India’s monetary policy committee today hiked benchmark lending rates against a backdrop of rising inflation, higher oil prices and a weak currency and kept a ‘neutral’ policy stance.
The six-member committee unanimously voted to raise the repo rate by 25 basis points to 6.25 percent and increased the reverse repo rate to 6 percent from 5.75 percent earlier. Fourteen of 43 economists polled by Bloomberg had forecast a 25 basis point hike in key rates.
The hike in interest rates signals an intent to keep inflation in check in the face of the oil supply shock, economists and bond market experts said.
‘Shallow Rate Hike Cycle'
Kotak Mahindra Bank sees the policy decision as a reaction to the recent movement in crude prices and rupee, it said in a note today. But the bank is confident that this will be a “shallow rate hike cycle” given the MPC’s decision to maintain the policy stance at neutral. “Possibly, a rate hike in August will be likely be the last one, for now,” it added.
‘A Dovish Hike’
The RBI’s decision to maintain a neutral stance suggests that it does not want to signal that it is embarking on a tightening cycle and that it remains data dependent, Nomura said in a report.
“Both growth and inflation are likely to head higher in the coming months, paving the way for another 25 bps rate hike in August,” the authors of the report said.
However, higher oil prices and political uncertainty are likely to slow down economic activity after September, they added.
‘One More Hike In Store In FY19’
The MPC’s rate hike decision was likely prompted by domestic inflation and inflationary build up coupled with U.S. Federal Reserve’s stance on unwinding of its balance sheet and guidance on Fed rates, said Devendra Kumar Pant of India Ratings.
Domestic factors such as the impact of the revision in house rent allowance by state governments and the revision in minimum support prices will impact inflation and inflationary expectations in the near term. Pant said in an emailed note. Besides, higher oil prices globally have already “begun to seep into the Indian economy” as retail prices of petrol reached an all-time high on May 29, he added.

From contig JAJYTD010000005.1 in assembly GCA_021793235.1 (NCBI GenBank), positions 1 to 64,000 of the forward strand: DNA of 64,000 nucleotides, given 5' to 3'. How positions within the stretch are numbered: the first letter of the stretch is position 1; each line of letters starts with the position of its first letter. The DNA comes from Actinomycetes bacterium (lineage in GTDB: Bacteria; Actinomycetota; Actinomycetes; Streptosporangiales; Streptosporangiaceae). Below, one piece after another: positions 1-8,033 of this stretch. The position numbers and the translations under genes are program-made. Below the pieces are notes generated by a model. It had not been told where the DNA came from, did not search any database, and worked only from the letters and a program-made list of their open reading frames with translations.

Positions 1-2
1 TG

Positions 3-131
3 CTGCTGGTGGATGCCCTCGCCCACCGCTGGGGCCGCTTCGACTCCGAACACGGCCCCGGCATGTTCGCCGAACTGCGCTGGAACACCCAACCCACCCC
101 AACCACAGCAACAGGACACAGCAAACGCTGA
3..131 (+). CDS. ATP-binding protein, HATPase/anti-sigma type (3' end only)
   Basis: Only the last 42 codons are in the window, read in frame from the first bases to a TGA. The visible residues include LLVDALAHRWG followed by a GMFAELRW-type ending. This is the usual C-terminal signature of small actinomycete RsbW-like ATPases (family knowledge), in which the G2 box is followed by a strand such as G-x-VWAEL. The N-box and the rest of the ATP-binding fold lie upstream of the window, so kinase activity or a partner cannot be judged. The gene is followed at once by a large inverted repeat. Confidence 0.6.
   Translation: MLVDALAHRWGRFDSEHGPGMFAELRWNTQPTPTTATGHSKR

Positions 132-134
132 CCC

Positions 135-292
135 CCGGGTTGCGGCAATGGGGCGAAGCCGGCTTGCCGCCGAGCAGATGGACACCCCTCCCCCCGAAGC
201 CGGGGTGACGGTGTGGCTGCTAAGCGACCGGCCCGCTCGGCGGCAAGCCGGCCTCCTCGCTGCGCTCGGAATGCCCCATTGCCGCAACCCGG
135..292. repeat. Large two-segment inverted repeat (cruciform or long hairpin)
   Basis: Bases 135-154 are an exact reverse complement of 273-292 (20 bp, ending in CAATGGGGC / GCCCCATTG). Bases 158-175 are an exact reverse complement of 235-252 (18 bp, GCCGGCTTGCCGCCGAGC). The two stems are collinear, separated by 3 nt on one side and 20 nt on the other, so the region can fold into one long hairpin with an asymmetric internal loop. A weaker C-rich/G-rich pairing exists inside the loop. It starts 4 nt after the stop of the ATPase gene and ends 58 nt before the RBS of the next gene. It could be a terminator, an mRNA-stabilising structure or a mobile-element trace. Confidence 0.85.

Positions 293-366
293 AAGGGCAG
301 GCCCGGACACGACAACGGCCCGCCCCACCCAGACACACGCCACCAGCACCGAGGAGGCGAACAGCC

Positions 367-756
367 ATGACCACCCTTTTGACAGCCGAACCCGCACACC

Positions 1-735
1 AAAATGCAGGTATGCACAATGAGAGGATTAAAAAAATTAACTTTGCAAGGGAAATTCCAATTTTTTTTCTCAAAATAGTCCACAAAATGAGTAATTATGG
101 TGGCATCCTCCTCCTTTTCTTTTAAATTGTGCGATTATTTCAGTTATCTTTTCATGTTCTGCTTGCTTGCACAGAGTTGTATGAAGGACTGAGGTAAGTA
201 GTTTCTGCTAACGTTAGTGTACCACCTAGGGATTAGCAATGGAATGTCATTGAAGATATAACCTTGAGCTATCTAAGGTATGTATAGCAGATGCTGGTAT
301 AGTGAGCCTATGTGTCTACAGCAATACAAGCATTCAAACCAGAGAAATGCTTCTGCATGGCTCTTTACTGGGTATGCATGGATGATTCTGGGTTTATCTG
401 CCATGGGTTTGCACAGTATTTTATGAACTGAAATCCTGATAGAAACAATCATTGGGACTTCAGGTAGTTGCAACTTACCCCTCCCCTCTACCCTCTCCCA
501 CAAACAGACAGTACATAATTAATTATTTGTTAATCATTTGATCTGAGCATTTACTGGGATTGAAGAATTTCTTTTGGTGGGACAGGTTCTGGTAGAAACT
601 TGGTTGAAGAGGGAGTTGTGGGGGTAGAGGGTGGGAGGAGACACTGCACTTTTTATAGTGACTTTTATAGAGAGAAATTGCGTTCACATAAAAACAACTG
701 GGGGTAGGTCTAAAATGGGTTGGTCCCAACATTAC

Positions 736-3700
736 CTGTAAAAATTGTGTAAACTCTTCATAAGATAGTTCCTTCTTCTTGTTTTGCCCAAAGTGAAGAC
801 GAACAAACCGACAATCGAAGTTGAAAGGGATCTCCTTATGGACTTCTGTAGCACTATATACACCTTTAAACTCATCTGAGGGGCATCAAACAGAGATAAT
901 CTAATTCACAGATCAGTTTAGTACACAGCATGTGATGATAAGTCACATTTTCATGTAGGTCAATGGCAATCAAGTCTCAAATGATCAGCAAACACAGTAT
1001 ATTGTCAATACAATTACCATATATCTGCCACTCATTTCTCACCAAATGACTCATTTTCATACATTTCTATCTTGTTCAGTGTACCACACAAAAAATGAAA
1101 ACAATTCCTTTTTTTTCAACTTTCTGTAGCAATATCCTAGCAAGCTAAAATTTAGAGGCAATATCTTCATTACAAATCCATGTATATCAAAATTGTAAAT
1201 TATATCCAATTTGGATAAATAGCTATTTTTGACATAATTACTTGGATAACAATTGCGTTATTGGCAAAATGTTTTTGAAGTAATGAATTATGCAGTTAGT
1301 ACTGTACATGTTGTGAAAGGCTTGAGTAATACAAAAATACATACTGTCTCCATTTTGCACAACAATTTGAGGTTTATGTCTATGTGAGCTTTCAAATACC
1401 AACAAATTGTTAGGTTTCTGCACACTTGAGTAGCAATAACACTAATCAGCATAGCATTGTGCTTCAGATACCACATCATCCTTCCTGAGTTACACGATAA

With this hike RBI has already signaled a reversal on policy rates, India Ratings said, adding that “one more may be in store during FY19”.
‘A 25 Bps Hike In October Hike Likely’
Sajjid Chinoy of JPMorgan agreed that more hikes may be in store this year, including a 25 basis point hike in October, if global oil prices were to stabilise at current levels.
“August is too soon but October seems more likely by which time we will have better information about what the impact of the MSPs on food prices, unless the global environment turns adverse and they have to move quickly,” Chinoy, chief India economist at JPMorgan told BloombergQuint in an interview.
Considering that the growth will not be “gangbuster” this year due to the pressure of higher crude oil prices, a total 50 basis point hike during the year would be enough, he added.
What could change that?
“If oil were to go up by $10-15 per barrel, or the MSP increases tend to become more inflationary than we expect, then it would create upside risks to what the RBI has to do,” Chinoy said.
‘Next Hike Data Dependent’
There is a possibility of another 25 basis point hike between now and December, said Keki Mistry, chief executive officer of mortgage lender HDFC, adding that it will be data dependent.
“Wouldn't rule out another hike by December,” Mistry told BloombergQuint. But it “depends on on oil prices, it depends on US interest rates, how the monsoons pan out, on commodity prices”, he added.
The timing of the MPC’s decision is a “surprise” for Sanjeev Prasad, of Kotak Institutional Securities. That’s because the last 9-12 months have seen a fairly big increase in both corporate bond yields and government bond yields, he told BloombergQuint.
“We were expecting the RBI to raise rates by nearly 50 basis points in the second half of this calendar year. In a way, the markets were assuming that the RBI will raise rates,” Prasad said.
The outlook for financial year 2019 however is tricky, he added, given the fairly weak macro backdrop and political uncertainty ahead of the general elections next year.
‘No Incremental Impact On Bonds’
Bond yields have inched up in the past few months, and banks and housing finance companies have already increased lending rates, said Macquarie Research in a note. “So there is no incremental impact from today’s rate hike, but it is at the margin a sentiment negative for market interest rates,” it added.
Any further rise in bond yields will impact wholesale borrowers, especially non-banking financial companies and housing finance companies, and hurt treasury portfolios of state-owned banks, the note said.